- The Christian community also extends through time. Jesus said that when God says, “I am the God of Abraham and the God of Isaac and the God of Jacob” that God is not the God of the dead but of the living. So Christian community includes our parents and grandparents and great-grandparents; our ancestors who came across the ocean; and the ancestors who stayed in the old country. Christian community includes the saints: John Wesley and Martin Luther and John Calvin and St. Benedict and Peter and Paul, and Abraham and Isaac. The community of faith is forever. Even death cannot end it.
These five things are a large part of why it’s important not to give up on coming to church. Yes, we can worship God on the golf course… but not as part of the community. When we gather together as a community, we worship, we celebrate the sacraments, and we send people out to do mission, locally or around the world. We pray, and we study and learn, and we serve – together. And the fact that you’re here today tells me most of you already know how important Christian community is. You’re here, and I’m preaching to the choir. But it’s good to hear anyway.
So what does this mean for us today? I think this: to ask ourselves where are we in Jesus’ scenario? Where do we find ourselves in the community? Are we among the worshipers in the inner courts, praying and praising God, enjoying God’s presence? Are we in the outer courts, where we can hear the praise and worship happening on the inside, but things seem worldly and commercial where we’re standing, and God feels kind of far away? Are we outside the temple completely, on the city streets, unsure about anything, unsure about God, but feeling strangely drawn to this man from Galilee?
To anyone who is here today who is feeling unsure about God, or feeling like an outsider, I want to say this: It takes a lot of courage to feel the way you feel and still set foot inside a church. I admire that kind of courage and I’m glad you’re here. Jesus said, when He was talking about His body, “destroy this temple and in three days I will raise it up.” He was talking about His death and resurrection, which is the heart of our faith and the reason for our hope. The grave could not hold Jesus. The grave could not defeat His love. If you get nothing else out of today, take that faith and that hope with you.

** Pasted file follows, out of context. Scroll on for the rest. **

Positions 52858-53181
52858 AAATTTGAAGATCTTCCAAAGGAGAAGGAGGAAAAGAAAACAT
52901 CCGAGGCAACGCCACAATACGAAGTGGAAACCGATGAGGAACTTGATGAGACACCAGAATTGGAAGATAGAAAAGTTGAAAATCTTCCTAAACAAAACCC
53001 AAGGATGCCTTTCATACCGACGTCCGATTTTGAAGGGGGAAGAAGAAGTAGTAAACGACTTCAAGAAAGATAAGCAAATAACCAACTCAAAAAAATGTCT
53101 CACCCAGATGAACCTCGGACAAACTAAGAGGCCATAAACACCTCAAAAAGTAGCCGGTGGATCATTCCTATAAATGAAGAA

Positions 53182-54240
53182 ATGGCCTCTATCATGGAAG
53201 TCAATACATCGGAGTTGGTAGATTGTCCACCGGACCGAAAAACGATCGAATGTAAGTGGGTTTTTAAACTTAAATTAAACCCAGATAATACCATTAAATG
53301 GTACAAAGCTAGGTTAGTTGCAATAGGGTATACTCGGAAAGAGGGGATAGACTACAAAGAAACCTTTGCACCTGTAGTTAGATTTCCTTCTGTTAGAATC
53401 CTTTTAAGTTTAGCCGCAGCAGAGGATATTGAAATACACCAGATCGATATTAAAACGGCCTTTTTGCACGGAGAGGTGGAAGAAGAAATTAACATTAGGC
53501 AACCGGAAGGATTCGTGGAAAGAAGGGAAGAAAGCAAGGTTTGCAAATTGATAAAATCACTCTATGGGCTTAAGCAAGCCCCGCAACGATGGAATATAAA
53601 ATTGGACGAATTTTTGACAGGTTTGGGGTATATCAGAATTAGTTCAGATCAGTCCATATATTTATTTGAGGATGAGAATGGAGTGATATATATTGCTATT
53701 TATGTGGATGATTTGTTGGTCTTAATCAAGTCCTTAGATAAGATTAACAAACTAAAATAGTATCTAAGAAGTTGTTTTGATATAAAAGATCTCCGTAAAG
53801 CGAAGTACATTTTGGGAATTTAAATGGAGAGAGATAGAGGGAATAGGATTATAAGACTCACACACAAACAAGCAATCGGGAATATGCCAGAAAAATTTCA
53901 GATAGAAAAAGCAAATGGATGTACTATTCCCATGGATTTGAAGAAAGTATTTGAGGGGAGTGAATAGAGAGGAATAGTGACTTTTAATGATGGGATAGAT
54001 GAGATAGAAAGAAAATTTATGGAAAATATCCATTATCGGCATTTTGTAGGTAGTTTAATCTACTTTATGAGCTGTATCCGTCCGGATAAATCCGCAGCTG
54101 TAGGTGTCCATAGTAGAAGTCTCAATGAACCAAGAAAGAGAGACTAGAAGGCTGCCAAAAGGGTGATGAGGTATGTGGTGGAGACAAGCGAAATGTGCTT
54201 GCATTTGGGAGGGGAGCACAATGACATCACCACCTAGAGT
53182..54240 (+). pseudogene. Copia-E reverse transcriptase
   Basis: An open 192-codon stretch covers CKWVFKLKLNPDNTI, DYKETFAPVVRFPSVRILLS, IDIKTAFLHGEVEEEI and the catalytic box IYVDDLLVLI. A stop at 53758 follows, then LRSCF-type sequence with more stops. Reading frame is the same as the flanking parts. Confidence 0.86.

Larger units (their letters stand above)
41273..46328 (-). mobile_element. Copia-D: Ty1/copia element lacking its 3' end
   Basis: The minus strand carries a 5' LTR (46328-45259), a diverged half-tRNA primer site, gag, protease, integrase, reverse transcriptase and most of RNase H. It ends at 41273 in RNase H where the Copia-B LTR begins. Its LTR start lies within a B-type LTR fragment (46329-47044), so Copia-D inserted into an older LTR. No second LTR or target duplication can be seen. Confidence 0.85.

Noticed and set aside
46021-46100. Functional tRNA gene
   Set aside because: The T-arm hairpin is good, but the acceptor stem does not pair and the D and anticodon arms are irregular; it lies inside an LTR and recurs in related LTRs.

To anyone who is here today feeling like they’re in the outer courts, feeling like God is far away: I want to say this: don’t let the world distract you, and don’t let people who make a show of religion discourage you. God has called all people to Jesus and that includes you. God loves you, and it’s your turn to enter into the inner courts.
And to those who are in the inner courts, enjoying fellowship with God and the family of faith – praise God for you! Just remember one thing: remember the people in the outer courts. Invite them in, help them feel at home.
The Path of Community is an intentional journey. We are being built up into the Body of Christ day by day. And that can’t happen if we’re not here. We are called into God’s family. Let us live into that calling, cleansed and defended, created and redeemed by our Lord Jesus Christ. AMEN.
Preached at Fairhaven United Methodist Church and Spencer United Methodist Church, 3/8/15